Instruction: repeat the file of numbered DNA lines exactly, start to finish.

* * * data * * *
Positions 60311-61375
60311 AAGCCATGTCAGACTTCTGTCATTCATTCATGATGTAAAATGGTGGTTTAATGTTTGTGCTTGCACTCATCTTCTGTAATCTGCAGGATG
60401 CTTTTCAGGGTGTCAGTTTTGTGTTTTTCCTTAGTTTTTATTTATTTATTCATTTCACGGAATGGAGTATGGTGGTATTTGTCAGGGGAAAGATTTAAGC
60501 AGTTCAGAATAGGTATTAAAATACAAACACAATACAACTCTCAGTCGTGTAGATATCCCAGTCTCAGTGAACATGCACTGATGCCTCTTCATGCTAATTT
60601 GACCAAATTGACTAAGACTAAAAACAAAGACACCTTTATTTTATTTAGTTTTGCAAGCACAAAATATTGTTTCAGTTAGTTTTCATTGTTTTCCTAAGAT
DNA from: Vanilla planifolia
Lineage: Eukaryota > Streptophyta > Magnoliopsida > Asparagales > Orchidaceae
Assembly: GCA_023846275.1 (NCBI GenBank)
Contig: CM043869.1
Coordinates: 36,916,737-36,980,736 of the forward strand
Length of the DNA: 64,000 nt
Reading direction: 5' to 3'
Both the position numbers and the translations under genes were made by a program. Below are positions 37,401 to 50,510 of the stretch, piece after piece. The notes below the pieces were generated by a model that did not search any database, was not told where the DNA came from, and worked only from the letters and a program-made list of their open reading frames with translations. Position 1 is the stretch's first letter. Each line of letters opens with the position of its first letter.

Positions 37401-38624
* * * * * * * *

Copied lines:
Positions 60311-61375
60311 AAGCCATGTCAGACTTCTGTCATTCATTCATGATGTAAAATGGTGGTTTAATGTTTGTGCTTGCACTCATCTTCTGTAATCTGCAGGATG
60401 CTTTTCAGGGTGTCAGTTTTGTGTTTTTCCTTAGTTTTTATTTATTTATTCATTTCACGGAATGGAGTATGGTGGTATTTGTCAGGGGAAAGATTTAAGC
60501 AGTTCAGAATAGGTATTAAAATACAAACACAATACAACTCTCAGTCGTGTAGATATCCCAGTCTCAGTGAACATGCACTGATGCCTCTTCATGCTAATTT
60601 GACCAAATTGACTAAGACTAAAAACAAAGACACCTTTATTTTATTTAGTTTTGCAAGCACAAAATATTGTTTCAGTTAGTTTTCATTGTTTTCCTAAGAT
DNA from: Vanilla planifolia
Lineage: Eukaryota > Streptophyta > Magnoliopsida > Asparagales > Orchidaceae
Assembly: GCA_023846275.1 (NCBI GenBank)
Contig: CM043869.1
Coordinates: 36,916,737-36,980,736 of the forward strand
Length of the DNA: 64,000 nt
Reading direction: 5' to 3'
Both the position numbers and the translations under genes were made by a program. Below are positions 37,401 to 50,510 of the stretch, piece after piece. The notes below the pieces were generated by a model that did not search any database, was not told where the DNA came from, and worked only from the letters and a program-made list of their open reading frames with translations. Position 1 is the stretch's first letter. Each line of letters opens with the position of its first letter.

Positions 37401-38624